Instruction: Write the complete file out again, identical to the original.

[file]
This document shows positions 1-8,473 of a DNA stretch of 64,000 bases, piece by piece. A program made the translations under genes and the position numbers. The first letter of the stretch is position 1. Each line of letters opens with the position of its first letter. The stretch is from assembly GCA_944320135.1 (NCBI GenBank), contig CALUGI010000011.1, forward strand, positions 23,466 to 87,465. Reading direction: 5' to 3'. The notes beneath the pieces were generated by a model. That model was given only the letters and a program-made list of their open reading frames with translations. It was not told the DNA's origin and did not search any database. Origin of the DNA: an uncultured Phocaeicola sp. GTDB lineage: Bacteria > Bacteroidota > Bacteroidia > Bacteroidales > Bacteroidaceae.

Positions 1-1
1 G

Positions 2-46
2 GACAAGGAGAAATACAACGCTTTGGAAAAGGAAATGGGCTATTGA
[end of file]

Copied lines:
This document shows positions 1-8,473 of a DNA stretch of 64,000 bases, piece by piece. A program made the translations under genes and the position numbers. The first letter of the stretch is position 1. Each line of letters opens with the position of its first letter. The stretch is from assembly GCA_944320135.1 (NCBI GenBank), contig CALUGI010000011.1, forward strand, positions 23,466 to 87,465. Reading direction: 5' to 3'. The notes beneath the pieces were generated by a model. That model was given only the letters and a program-made list of their open reading frames with translations. It was not told the DNA's origin and did not search any database. Origin of the DNA: an uncultured Phocaeicola sp. GTDB lineage: Bacteria > Bacteroidota > Bacteroidia > Bacteroidales > Bacteroidaceae.

Positions 1-1
1 G

Positions 2-46
2 GACAAGGAGAAATACAACGCTTTGGAAAAGGAAATGGGCTATTGA